NFCCA

Stories from the NFCCA Newsletter, the “Northwood News”

Northwood News ♦ April 2014

Holistic Health

Healthy Eating Starts with No GMO Foods

By Anna R. Pritchard

Genetic engineering is “probably one of the most technologically powerful developments the world has ever seen,” says EPA toxicologist Suzanne Wuerthele.  Unlike conventional plant breeding, GE usually involves the transfer of foreign genes — i.e., genes not previously present in a species — into a different organism.  In GE, scientists transfer genetic information, or DNA — the genetic material, and molecular basis of heredity — from one or more organisms across species’ boundaries into a host organism to create an entirely new GE organism.  The transferred DNA can be from a plant, animal, bacteria, or virus, and the host organism is usually a plant or animal.

The two main traits that have been engineered in our food crops to date are herbicide tolerance, so that the farmers can spray weed killer directly on the crop to control the weeds without killing it, and pesticide resistance, in which the plant makes its own pesticide.

Definitions of Terms

Acronym Meaning Definitions of Terms
GE Genetic Engineering The standard U.S. term for this new technology
GM Genetically Modified The food has been genetically changed from its original state
GMO Genetically Modified Organism The food — plant or animal — produced from genetic engineering (also called biotech foods, bio-engineered foods, gene altered foods, etc.)

According to the World Health Organization, the three main issues of concern for human health about GMOs are:

Because of these health concerns and because the European Union and other countries will not purchase our unlabeled GMO food, there is currently legislation on this issue going through the process to become law in Maryland.  Last month, hearings were held in both the State House (18 March on HB1191) and Senate (11 March on SB778) on the Mandatory Labeling of GMO Foods bill, but — as of press time — neither has been reported out yet (i.e., no action has been taken).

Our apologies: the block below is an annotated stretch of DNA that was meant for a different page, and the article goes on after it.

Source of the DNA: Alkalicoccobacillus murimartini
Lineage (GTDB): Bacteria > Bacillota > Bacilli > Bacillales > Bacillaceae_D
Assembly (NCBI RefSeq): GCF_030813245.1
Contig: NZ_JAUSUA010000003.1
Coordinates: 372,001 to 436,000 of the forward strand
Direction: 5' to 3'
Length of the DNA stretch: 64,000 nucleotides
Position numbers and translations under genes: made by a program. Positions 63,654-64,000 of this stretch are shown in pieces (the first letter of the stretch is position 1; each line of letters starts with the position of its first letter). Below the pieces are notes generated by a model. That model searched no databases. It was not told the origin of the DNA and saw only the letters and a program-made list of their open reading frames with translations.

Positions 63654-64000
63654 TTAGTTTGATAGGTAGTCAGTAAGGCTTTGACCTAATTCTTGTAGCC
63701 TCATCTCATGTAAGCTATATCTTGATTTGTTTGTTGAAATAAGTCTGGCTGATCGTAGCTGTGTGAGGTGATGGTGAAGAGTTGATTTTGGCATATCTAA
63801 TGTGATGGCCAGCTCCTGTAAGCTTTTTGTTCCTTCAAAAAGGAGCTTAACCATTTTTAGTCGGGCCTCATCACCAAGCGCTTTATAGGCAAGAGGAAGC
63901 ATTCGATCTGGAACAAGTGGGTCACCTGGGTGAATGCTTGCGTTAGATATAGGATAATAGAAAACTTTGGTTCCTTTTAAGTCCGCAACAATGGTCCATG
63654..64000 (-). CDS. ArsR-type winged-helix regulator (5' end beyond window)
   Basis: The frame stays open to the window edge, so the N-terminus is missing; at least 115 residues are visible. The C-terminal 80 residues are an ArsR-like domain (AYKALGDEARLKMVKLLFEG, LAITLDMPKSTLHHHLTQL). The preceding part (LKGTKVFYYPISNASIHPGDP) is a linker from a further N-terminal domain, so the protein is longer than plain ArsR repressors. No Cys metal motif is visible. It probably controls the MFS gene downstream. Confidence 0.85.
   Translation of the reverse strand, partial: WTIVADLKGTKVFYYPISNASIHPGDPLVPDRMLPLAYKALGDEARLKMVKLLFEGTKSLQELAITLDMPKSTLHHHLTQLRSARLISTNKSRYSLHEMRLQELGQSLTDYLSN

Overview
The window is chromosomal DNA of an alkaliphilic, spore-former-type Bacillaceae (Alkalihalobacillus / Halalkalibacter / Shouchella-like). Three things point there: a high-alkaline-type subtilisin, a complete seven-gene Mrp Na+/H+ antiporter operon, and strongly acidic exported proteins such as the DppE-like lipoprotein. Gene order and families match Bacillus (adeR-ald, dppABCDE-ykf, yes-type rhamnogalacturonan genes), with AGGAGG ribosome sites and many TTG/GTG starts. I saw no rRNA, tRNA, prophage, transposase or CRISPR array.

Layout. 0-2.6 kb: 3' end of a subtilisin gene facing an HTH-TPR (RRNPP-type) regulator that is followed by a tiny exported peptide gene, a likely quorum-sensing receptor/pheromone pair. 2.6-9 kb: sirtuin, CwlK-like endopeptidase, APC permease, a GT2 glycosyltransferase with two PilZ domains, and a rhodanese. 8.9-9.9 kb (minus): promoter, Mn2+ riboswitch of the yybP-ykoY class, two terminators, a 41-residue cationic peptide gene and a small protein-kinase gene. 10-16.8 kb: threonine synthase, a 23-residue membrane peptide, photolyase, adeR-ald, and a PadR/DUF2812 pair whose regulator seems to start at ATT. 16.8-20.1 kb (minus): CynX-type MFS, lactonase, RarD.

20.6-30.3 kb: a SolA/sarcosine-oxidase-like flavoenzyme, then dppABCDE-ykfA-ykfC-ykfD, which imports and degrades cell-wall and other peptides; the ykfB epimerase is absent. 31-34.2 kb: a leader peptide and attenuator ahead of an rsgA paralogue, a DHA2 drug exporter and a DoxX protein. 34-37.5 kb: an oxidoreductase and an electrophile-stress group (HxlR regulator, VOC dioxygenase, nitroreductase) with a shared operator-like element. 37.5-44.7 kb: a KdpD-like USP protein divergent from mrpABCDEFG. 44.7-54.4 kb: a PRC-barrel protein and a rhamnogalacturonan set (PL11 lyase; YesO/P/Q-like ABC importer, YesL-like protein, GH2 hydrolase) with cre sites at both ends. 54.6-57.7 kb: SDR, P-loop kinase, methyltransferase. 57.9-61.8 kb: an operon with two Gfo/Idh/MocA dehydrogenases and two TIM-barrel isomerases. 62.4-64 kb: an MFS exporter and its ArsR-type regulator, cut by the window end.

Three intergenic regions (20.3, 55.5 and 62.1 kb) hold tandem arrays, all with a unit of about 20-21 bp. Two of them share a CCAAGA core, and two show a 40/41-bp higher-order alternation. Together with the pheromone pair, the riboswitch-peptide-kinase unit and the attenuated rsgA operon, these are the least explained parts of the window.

The bill will:  (1) require specified raw foods and packaged foods that are entirely or partially produced with genetic engineering to display a specified label beginning on 1 July 2015; (2) require a manufacturer to include a specified label on specified foods; (3) require a supplier to include a specified label on a container used for packaging, holding, or transporting specified foods; and (4) require a retailer to place a specified label on a shelf or bin containing specified foods, among other things.  You can read the text of the bill and track its status at www.mgaleg.maryland.gov.

According to the bill (both House and Senate versions are identical), “currently there is not a federal or state requirement to label genetically engineered food, but 64 countries, including Japan, South Korea, China, Australia, Russia, India, European Union member states, and other key United States trading partners already have laws mandating food labels on genetically engineered food.”

Protecting Yourself

Until the bills are passed and the law becomes effective, here’s what you can do to protect yourself and your families from the possible health risks associated with GMO food:

  1. Buy organic.  By law, certified organic food cannot contain GE ingredients.

  2. Buy products that are labeled “Non-GMO.”  There is now a third party certification program in place and many products in health food stores display this colorful label.

  3. Buy products listed on the “Non-GMO Shopping Guide.”  Available from the www.nongmoshopppingguide.com.

  4. Avoid “at risk” ingredients.  The “at risk” ingredients are:  soy, corn, cotton, canola, sugar from sugar beets, and about 50% of Hawaiian papaya, zucchini, and crooked neck yellow squash.  Unless foods containing these ingredients are certified organic, or display the Non-GMO label, they probably are GMO.  Despite what some claim, even oil has been shown to contain DNA and, hence, can be altered.

[Pritchard is a licensed massage therapist, certified Montessori teacher, nutritional counselor, R.N., and earned a Doctorate Degree in Naturopathy.  She also is trained in reiki for animals.  She lives on Ladson Road and can be reached at (contact information redacted).]    ■


   © 2014 NFCCA  [Source: https://nfcca.org/news/nn201404f.html]